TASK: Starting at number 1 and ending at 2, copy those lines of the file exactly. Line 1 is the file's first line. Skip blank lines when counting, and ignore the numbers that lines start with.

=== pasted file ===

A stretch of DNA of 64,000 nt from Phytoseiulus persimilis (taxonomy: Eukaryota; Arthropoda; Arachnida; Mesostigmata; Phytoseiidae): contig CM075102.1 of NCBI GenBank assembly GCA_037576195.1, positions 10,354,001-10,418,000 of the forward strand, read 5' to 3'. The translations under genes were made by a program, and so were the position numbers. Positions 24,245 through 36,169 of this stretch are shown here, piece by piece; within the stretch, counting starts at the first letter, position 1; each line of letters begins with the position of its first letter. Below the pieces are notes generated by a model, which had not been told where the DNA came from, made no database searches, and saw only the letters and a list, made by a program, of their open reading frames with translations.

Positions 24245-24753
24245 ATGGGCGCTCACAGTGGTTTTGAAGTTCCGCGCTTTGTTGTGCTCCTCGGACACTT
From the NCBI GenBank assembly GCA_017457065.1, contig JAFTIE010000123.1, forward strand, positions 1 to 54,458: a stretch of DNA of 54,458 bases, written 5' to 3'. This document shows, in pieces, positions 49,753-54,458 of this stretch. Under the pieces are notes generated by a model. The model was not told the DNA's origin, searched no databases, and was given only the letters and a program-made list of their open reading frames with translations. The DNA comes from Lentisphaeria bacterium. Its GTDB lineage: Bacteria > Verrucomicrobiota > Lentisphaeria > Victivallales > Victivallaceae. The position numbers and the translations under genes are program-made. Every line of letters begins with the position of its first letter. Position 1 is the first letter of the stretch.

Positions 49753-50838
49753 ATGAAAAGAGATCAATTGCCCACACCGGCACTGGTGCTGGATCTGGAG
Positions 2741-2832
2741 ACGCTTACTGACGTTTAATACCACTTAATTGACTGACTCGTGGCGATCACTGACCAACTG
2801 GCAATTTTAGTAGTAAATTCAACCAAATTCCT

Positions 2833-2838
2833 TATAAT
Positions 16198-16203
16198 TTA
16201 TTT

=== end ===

A stretch of DNA of 64,000 nt from Phytoseiulus persimilis (taxonomy: Eukaryota; Arthropoda; Arachnida; Mesostigmata; Phytoseiidae): contig CM075102.1 of NCBI GenBank assembly GCA_037576195.1, positions 10,354,001-10,418,000 of the forward strand, read 5' to 3'. The translations under genes were made by a program, and so were the position numbers. Positions 24,245 through 36,169 of this stretch are shown here, piece by piece; within the stretch, counting starts at the first letter, position 1; each line of letters begins with the position of its first letter. Below the pieces are notes generated by a model, which had not been told where the DNA came from, made no database searches, and saw only the letters and a list, made by a program, of their open reading frames with translations.

Positions 24245-24753